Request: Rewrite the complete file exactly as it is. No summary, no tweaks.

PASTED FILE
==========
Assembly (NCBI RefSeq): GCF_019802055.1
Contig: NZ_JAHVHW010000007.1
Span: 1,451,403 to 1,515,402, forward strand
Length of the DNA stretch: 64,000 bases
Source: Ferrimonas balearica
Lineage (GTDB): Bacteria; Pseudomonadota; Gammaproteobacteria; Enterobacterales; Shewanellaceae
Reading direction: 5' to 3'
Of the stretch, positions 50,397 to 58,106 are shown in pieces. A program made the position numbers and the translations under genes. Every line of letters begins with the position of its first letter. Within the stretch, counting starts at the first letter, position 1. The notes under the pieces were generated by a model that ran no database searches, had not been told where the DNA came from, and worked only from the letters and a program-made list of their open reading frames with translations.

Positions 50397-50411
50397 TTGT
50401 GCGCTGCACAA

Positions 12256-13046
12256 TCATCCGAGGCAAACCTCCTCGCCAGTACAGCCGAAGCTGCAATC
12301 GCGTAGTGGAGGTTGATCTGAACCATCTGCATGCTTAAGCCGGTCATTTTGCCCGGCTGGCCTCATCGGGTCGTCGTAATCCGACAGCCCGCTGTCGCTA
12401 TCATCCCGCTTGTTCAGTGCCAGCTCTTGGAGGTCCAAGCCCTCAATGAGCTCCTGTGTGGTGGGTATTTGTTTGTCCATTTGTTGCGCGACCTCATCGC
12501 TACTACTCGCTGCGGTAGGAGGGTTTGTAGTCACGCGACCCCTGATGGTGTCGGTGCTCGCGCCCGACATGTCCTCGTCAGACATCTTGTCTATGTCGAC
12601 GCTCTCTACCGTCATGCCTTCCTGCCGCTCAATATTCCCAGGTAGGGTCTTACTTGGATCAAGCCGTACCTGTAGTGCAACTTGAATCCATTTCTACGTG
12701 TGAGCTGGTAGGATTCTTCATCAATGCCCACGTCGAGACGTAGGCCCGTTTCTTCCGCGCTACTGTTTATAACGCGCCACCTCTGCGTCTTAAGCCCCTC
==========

Assembly (NCBI RefSeq): GCF_019802055.1
Contig: NZ_JAHVHW010000007.1
Span: 1,451,403 to 1,515,402, forward strand
Length of the DNA stretch: 64,000 bases
Source: Ferrimonas balearica
Lineage (GTDB): Bacteria; Pseudomonadota; Gammaproteobacteria; Enterobacterales; Shewanellaceae
Reading direction: 5' to 3'
Of the stretch, positions 50,397 to 58,106 are shown in pieces. A program made the position numbers and the translations under genes. Every line of letters begins with the position of its first letter. Within the stretch, counting starts at the first letter, position 1. The notes under the pieces were generated by a model that ran no database searches, had not been told where the DNA came from, and worked only from the letters and a program-made list of their open reading frames with translations.

Positions 50397-50411
50397 TTGT
50401 GCGCTGCACAA

Positions 12256-13046
12256 TCATCCGAGGCAAACCTCCTCGCCAGTACAGCCGAAGCTGCAATC
12301 GCGTAGTGGAGGTTGATCTGAACCATCTGCATGCTTAAGCCGGTCATTTTGCCCGGCTGGCCTCATCGGGTCGTCGTAATCCGACAGCCCGCTGTCGCTA
12401 TCATCCCGCTTGTTCAGTGCCAGCTCTTGGAGGTCCAAGCCCTCAATGAGCTCCTGTGTGGTGGGTATTTGTTTGTCCATTTGTTGCGCGACCTCATCGC
12501 TACTACTCGCTGCGGTAGGAGGGTTTGTAGTCACGCGACCCCTGATGGTGTCGGTGCTCGCGCCCGACATGTCCTCGTCAGACATCTTGTCTATGTCGAC
12601 GCTCTCTACCGTCATGCCTTCCTGCCGCTCAATATTCCCAGGTAGGGTCTTACTTGGATCAAGCCGTACCTGTAGTGCAACTTGAATCCATTTCTACGTG
12701 TGAGCTGGTAGGATTCTTCATCAATGCCCACGTCGAGACGTAGGCCCGTTTCTTCCGCGCTACTGTTTATAACGCGCCACCTCTGCGTCTTAAGCCCCTC